If, as expected, U.S. Sen. Cory Gardner (R-CO) loses his Senate seat today to Democrat John Hickenlooper, what’s next for the Republican from Yuma?

The Colorado Times Recorder asked activists, pundits, and politicians to weigh in on what they think Gardner’s next moves will be if he loses.

Lizeth Chacon, founding executive director of the racial justice organization Colorado People’s Action, explained that whatever Gardner’s next job is, it should not include representing the people of Colorado.

“I think that if Cory loses then he should never be an elected official in Colorado ever again,” Chacon said. “I think that because if you are going to be someone who is in public office and representing a group of people, you can’t choose who you want to represent. If you’re going to represent the state of Colorado you have to represent all of its people, not just the ones who vote for you. We’ve never seen that from Senator Cory Gardner.”

Chacon took issue with Gardner naming himself a champion of immigrant rights. Chacon, who has been involved with the immigrant rights movement in Colorado since 2006, said Gardner never reached out to or protected the immigrant community in the state and often sided with Trump on immigration. Gardner has voted with Trump almost 90 percent of the time.

“He never stood with us,” Chacon said. “When Trump was attacking our community and calling Mexicans rapists after he got elected when did we see any statement from Cory Gardner? When did we ever see anything from Cory Gardner about the immigrants and minorities in our state? We never saw it.”

Conversely, Wayne Allard, a former Republican U.S. congressman and senator from Colorado, thinks Gardner has done such a great job as senator there’s no way he could lose.

“I don’t know what he’s going to do if he loses because he’s not going to lose,” Allard said. “He’s worked hard for Colorado and he’s done better than most as far as getting legislation passed not only with Republicans but also with Democrats. He’s had a very bipartisan approach so that’s why I’m expecting him to win.”

When presented with Gardner’s polling and the fact that Gardner is not as bipartisan as he makes himself out to be, Allard still refused to acknowledge the possibility of a Gardner loss.

“He’s not gonna lose,” Allard said. “He’s done such a great job for me and for the people of Colorado.”

Gardner could become a lobbyist. Michael Huttner, founder of ProgressNow, a national progressive organization created in Colorado, thinks Gardner will lose tonight, unlike Allard. Huttner said he thought a lobbying firm will have a job waiting for him after he loses — a path taken by many politicians after being bumped from office.

“I expect that Cory Gardner will join up with all his lobbyist friends and become a high-priced lobbyist insider because he’s been largely a puppet of these insiders ever since he first became a politician,” Huttner said.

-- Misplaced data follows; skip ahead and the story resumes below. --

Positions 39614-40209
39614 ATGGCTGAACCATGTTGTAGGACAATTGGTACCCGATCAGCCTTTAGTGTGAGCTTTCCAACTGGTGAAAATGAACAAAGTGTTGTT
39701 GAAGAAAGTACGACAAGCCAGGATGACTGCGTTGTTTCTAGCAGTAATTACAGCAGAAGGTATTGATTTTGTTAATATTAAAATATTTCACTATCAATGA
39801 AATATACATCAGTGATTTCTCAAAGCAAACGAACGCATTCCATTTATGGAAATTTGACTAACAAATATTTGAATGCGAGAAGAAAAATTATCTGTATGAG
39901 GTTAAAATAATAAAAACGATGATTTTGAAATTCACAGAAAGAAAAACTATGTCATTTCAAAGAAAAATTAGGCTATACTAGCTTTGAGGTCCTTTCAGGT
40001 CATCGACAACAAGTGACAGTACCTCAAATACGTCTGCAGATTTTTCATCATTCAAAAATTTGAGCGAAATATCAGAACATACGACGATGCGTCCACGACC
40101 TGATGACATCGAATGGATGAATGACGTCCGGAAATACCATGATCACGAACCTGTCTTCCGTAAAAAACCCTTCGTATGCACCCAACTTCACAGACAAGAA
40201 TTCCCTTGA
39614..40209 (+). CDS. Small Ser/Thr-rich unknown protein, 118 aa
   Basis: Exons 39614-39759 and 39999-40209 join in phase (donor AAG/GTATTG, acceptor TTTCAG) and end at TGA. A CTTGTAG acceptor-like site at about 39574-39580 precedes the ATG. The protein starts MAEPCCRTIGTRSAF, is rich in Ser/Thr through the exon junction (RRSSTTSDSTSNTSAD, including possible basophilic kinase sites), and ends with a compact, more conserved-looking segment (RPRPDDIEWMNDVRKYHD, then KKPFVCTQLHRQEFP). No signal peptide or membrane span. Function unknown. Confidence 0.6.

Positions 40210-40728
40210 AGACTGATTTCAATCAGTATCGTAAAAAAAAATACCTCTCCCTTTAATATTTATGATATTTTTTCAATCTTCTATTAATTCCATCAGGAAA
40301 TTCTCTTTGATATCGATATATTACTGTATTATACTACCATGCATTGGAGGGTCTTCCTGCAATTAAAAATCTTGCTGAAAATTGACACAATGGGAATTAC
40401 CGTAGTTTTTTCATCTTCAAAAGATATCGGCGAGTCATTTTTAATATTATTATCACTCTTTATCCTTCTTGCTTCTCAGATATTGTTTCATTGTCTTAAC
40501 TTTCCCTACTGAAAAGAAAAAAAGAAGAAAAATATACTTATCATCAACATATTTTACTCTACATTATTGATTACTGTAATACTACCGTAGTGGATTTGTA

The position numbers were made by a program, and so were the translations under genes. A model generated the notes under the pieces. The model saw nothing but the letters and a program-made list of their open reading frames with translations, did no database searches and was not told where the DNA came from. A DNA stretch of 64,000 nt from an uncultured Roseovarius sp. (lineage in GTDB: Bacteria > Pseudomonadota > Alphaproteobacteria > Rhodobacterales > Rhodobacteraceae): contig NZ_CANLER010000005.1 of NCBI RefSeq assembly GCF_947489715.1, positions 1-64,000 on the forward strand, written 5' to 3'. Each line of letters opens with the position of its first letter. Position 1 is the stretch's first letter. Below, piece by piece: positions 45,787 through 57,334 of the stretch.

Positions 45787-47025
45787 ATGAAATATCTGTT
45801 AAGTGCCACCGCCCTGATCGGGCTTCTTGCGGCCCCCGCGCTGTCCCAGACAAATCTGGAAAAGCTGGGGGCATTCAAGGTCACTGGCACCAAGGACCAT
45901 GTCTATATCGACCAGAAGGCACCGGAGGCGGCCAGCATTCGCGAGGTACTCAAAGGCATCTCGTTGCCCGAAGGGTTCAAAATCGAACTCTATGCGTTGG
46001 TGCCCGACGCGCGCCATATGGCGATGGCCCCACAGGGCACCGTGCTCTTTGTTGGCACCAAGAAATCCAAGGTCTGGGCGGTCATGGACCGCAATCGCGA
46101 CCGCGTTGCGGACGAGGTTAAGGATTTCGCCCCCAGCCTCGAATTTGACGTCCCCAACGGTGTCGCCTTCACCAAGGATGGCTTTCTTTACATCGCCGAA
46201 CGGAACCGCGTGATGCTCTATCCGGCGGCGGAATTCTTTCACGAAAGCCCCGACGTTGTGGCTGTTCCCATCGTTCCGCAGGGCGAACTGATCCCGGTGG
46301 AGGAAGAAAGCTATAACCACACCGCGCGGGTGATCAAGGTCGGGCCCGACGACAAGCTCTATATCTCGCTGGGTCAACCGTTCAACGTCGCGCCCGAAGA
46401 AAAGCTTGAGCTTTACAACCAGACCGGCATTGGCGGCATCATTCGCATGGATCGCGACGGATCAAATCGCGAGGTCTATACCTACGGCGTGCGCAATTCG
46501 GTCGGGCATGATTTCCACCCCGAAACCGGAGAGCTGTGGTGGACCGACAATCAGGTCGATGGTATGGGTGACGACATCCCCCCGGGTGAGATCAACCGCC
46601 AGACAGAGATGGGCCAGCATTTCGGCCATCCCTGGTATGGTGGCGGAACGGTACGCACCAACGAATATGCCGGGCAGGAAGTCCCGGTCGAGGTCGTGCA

Huttner does not see another run for public office in play for Gardner.

Neither did Denver based Democratic communications strategist Laura Chapin who at first, was so exasperated with Gardner that she could not deign to guess about his next moves.

“He has so thoroughly disregarded what people in this state care about,” Chapin said. “I just don’t give a damn.”

But Chapin eventually said she does think lobbying is in Gardner’s future.

“I assume he’ll get a lobbying job,” Chapin admitted. “I’m sure he’s got some sweet lobbying gig lined up somewhere with some firm. He has no political future in Colorado, that’s for sure.”

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Chapin’s view is shared by Tom Tancredo, who was a 2010 candidate for governor in Colorado and a former U.S. representative for Colorado’s 4th Congressional District.

Tancredo does not think Gardner is a viable candidate for a statewide office.

“I can’t imagine there’s anything in politics for him if he loses,” Tancredo said. “Lobbying is always an option for him I suppose. If he loses one statewide race, what would make him think he could win another? What would make anyone else think he could win another?”

Katie Farnan, lead organizer for Indivisible Front Range Resistance, creators of the Cardboard Cory cutout, at first pondered Gardner’s future in local politics, maybe as a county commissioner, but then said that she doesn’t see him as an elected official in any capacity going forward.

“I don’t think representing people should be in his future in any way, shape, or form,” Farnan said.

Farnan then said she could see him being a correspondent for pro-Trump outlets like Breitbart or One America News Network, pointing to Gardner’s campaign events with congressional candidate Lauren Boebert as evidence of Gardner moving more to the right.

Farnan said that a career in lobbying was the most likely outcome for Gardner. Still, Farnan did have another suggestion for his next chapter.

“Cory’s a very polished politician, so maybe he will share some of his skills with other politicians,” Farnan said. “I’ve heard him talk many times, but he’s never really saying anything. So maybe he should be a debate coach. He could coach people how to evade questions.”